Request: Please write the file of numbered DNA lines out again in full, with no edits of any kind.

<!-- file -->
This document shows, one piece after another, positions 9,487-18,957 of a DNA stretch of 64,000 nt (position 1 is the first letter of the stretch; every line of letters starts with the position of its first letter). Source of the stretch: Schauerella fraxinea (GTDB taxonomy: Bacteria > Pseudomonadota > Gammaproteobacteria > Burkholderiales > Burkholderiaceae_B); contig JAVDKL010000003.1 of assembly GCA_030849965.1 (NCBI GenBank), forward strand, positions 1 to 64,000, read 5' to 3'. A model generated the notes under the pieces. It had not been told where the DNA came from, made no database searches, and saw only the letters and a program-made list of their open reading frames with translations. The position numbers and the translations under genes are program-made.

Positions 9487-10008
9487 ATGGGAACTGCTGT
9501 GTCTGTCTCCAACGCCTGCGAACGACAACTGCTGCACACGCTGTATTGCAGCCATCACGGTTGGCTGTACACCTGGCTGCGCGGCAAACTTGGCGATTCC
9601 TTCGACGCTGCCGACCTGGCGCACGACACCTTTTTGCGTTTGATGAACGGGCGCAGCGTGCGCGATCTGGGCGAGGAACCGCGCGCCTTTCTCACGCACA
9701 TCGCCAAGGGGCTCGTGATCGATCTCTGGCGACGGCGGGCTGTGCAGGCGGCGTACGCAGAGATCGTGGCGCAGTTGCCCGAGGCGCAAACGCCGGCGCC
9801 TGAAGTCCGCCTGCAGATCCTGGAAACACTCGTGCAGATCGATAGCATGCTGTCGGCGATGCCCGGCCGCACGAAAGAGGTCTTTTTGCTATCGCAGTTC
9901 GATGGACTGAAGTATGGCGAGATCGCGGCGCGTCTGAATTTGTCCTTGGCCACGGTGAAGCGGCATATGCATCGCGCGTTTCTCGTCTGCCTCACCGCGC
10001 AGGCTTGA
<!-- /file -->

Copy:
This document shows, one piece after another, positions 9,487-18,957 of a DNA stretch of 64,000 nt (position 1 is the first letter of the stretch; every line of letters starts with the position of its first letter). Source of the stretch: Schauerella fraxinea (GTDB taxonomy: Bacteria > Pseudomonadota > Gammaproteobacteria > Burkholderiales > Burkholderiaceae_B); contig JAVDKL010000003.1 of assembly GCA_030849965.1 (NCBI GenBank), forward strand, positions 1 to 64,000, read 5' to 3'. A model generated the notes under the pieces. It had not been told where the DNA came from, made no database searches, and saw only the letters and a program-made list of their open reading frames with translations. The position numbers and the translations under genes are program-made.

Positions 9487-10008
9487 ATGGGAACTGCTGT
9501 GTCTGTCTCCAACGCCTGCGAACGACAACTGCTGCACACGCTGTATTGCAGCCATCACGGTTGGCTGTACACCTGGCTGCGCGGCAAACTTGGCGATTCC
9601 TTCGACGCTGCCGACCTGGCGCACGACACCTTTTTGCGTTTGATGAACGGGCGCAGCGTGCGCGATCTGGGCGAGGAACCGCGCGCCTTTCTCACGCACA
9701 TCGCCAAGGGGCTCGTGATCGATCTCTGGCGACGGCGGGCTGTGCAGGCGGCGTACGCAGAGATCGTGGCGCAGTTGCCCGAGGCGCAAACGCCGGCGCC
9801 TGAAGTCCGCCTGCAGATCCTGGAAACACTCGTGCAGATCGATAGCATGCTGTCGGCGATGCCCGGCCGCACGAAAGAGGTCTTTTTGCTATCGCAGTTC
9901 GATGGACTGAAGTATGGCGAGATCGCGGCGCGTCTGAATTTGTCCTTGGCCACGGTGAAGCGGCATATGCATCGCGCGTTTCTCGTCTGCCTCACCGCGC
10001 AGGCTTGA